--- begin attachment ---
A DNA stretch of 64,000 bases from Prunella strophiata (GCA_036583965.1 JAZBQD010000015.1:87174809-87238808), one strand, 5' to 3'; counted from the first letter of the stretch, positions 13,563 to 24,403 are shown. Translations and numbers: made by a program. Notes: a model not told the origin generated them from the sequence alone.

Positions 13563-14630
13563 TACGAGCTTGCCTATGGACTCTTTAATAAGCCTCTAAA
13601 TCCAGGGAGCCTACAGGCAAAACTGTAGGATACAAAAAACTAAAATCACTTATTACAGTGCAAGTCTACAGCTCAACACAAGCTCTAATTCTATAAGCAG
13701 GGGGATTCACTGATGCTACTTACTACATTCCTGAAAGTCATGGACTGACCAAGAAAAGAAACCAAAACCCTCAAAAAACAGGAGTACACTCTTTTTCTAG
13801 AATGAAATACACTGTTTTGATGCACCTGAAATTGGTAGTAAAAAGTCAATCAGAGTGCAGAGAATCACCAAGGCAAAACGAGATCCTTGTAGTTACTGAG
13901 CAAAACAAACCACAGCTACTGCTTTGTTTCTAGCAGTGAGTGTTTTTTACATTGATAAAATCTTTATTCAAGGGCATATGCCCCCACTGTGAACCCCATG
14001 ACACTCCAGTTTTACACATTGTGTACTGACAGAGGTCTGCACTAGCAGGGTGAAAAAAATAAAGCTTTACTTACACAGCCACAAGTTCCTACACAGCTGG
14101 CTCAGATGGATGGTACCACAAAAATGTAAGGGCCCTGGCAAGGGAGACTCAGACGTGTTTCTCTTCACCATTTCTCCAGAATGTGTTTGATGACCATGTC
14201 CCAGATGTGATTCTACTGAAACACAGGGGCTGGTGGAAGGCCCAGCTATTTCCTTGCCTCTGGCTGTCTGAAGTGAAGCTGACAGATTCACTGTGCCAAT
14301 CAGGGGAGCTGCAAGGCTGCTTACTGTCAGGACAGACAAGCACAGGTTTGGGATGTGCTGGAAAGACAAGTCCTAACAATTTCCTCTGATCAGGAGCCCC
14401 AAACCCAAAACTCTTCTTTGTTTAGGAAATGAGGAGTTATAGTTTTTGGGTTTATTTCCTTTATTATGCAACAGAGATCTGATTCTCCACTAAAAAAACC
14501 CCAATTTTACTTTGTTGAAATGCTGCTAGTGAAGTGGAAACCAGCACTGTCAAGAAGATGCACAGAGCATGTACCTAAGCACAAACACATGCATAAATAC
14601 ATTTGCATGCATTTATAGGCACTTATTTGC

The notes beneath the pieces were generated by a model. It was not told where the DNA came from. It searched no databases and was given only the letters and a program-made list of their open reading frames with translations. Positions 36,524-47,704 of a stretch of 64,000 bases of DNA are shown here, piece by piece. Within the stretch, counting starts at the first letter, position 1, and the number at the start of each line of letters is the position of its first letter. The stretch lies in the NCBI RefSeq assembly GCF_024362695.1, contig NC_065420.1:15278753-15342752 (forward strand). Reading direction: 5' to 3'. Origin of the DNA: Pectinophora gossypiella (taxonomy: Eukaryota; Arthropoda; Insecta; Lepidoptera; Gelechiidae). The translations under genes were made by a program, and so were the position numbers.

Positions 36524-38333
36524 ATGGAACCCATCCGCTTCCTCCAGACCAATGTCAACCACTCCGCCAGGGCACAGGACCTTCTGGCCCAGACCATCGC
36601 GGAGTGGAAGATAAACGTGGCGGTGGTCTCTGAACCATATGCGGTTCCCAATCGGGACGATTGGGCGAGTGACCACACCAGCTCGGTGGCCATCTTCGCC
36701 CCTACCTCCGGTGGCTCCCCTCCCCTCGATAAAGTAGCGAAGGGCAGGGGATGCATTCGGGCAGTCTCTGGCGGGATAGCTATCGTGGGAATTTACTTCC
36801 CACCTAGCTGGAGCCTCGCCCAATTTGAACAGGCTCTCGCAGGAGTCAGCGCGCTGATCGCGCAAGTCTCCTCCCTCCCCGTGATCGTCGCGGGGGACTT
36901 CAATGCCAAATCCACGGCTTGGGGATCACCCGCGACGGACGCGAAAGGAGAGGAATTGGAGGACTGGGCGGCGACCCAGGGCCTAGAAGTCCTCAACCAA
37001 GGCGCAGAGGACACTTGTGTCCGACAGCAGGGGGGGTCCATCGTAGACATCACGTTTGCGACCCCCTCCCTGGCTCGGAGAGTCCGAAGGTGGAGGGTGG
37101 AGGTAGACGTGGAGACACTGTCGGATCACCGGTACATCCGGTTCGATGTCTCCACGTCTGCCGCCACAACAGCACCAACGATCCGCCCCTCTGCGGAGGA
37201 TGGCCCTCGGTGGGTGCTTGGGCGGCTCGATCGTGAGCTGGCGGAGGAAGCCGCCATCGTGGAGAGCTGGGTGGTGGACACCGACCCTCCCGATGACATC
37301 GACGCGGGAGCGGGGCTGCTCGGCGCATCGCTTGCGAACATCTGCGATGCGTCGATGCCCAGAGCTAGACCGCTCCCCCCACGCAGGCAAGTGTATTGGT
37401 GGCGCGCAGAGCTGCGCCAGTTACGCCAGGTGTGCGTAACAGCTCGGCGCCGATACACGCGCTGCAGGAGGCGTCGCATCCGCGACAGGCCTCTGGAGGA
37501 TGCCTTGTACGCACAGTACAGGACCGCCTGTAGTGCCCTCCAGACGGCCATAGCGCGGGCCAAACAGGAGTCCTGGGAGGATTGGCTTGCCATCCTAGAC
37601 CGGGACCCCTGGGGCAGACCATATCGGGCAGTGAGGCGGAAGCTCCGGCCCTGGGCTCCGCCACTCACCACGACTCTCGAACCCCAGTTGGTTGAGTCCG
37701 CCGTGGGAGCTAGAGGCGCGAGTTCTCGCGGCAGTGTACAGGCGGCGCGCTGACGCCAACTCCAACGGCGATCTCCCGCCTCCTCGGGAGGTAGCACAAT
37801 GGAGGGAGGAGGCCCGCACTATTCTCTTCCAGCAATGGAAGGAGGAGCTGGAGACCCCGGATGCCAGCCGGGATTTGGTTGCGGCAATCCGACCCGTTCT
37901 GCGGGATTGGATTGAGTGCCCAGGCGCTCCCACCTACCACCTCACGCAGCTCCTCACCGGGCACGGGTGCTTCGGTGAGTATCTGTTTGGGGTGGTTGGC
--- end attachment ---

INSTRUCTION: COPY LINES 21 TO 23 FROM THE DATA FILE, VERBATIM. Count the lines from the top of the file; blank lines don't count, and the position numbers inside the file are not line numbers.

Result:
36901 CAATGCCAAATCCACGGCTTGGGGATCACCCGCGACGGACGCGAAAGGAGAGGAATTGGAGGACTGGGCGGCGACCCAGGGCCTAGAAGTCCTCAACCAA
37001 GGCGCAGAGGACACTTGTGTCCGACAGCAGGGGGGGTCCATCGTAGACATCACGTTTGCGACCCCCTCCCTGGCTCGGAGAGTCCGAAGGTGGAGGGTGG
37101 AGGTAGACGTGGAGACACTGTCGGATCACCGGTACATCCGGTTCGATGTCTCCACGTCTGCCGCCACAACAGCACCAACGATCCGCCCCTCTGCGGAGGA